Ross Brawn has revealed a working group has been created with the intention of ensuring the next generation of F1 cars are easier to battle and overtake in, without diminishing their 'spectacular' aero benefits of quick lap times.

Speaking to the media ahead of the Canadian Grand Prix in his role as FOM Director of Motorsports, the multiple title-winning engineer and team principal says he is delighted to see the new generation of F1 chassis deliver a tight fight at the top between Mercedes and Ferrari, but admits the gap to the remainder of the field is a 'worry'.

Indeed, though the new chassis' concept have been well received by fans and drivers for their aggressive aesthetic and challenge behind the wheel, doubts have been raised over whether they can deliver exciting racing due to the increase in aerodynamic flexibility.

It is a concern that hasn't been lost on Brawn, who reveals a working group has been set up between FOM and the FIA to study the current generation of cars to ensure any rule evolution pushes it towards improving the on-track spectacle.

"We have been very fortunate we have had two teams battling out strongly at the front and I wouldn't like to claim any credit for that, it has just been good timing.

"There is a real recognition there needs to be work done to consolidate that for the future. There is a slightly worrying gap between the front and the middle of the field that we need to pay attention to. We are still starting to understand the behaviour of these cars to see with regards to how well they can race each other.

"We have just initiated an aerodynamic programme to have a look at the design of these cars to see what we can do in the future to make them more race-able, that is something we are doing with the FIA, starting our own research programme. I don't want to call it an overtaking working group because that is not what we are looking to do.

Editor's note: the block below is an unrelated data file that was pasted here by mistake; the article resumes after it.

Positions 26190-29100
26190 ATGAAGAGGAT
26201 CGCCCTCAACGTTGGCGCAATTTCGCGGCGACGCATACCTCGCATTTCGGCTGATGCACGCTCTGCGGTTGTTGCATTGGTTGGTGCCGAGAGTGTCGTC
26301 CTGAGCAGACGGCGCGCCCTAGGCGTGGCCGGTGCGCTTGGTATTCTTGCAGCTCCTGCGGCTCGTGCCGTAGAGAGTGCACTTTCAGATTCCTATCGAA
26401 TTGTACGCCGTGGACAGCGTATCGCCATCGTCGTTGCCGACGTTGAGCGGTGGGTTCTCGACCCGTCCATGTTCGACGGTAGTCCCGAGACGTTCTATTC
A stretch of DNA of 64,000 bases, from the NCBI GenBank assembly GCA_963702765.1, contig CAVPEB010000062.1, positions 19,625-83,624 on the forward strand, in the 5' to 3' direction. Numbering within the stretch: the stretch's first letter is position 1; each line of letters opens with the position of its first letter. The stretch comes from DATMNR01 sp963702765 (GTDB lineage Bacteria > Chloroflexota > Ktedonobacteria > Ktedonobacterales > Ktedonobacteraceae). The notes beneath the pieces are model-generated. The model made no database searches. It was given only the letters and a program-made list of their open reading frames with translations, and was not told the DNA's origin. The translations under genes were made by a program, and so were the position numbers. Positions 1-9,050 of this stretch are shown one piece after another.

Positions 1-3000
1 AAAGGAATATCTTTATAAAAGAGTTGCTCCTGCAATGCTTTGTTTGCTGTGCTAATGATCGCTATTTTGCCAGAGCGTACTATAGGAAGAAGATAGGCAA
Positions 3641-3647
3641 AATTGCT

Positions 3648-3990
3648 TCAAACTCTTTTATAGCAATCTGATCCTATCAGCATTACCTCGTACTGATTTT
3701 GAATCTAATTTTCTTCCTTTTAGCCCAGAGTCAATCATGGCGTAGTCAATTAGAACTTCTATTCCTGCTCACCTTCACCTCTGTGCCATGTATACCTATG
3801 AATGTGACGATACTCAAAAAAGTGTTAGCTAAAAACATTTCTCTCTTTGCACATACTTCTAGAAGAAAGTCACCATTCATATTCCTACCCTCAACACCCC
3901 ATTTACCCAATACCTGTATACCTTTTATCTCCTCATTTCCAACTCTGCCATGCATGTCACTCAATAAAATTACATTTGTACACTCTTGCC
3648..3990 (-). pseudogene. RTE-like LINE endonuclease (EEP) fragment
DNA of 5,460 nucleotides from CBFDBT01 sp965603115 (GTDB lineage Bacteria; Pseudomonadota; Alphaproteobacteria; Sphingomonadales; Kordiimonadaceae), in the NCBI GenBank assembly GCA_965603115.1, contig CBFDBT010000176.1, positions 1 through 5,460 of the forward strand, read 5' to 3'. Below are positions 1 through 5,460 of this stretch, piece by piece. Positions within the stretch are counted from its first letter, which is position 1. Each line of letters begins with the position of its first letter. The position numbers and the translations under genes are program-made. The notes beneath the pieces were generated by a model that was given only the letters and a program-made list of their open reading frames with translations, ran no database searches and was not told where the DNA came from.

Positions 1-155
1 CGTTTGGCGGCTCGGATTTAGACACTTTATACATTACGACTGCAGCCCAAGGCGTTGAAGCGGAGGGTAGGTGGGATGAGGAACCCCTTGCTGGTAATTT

"We are looking to create a group that design cars presently and the future to make sure they are race-able because the feedback from the drivers is that it is difficult."

Though the move back towards more aerodynamic efficiency has been pinpointed as the reason for dull races after minimal overtakes in Russia and Monaco especially, Brawn denies that is the sole issue and scrapping it again isn't an option.

"We know we rely on the aero performance of the car... there is a slightly naive view that if we get rid of the aerodynamics then everything will be wonderful. Fact is they won't be as spectacular or as fast if you get rid of the aerodynamics, you are just putting on bigger tyres and hoping they will go as fast as they will.

"We need to retain the aero but we need to do it in a way that makes the cars more race-able, and we can't guess that we need to work to establish it.

"I don't think we are taking anything for granted. We are fortunate we have some great racing going on and we need to make sure we do that more consistently in the future."

 

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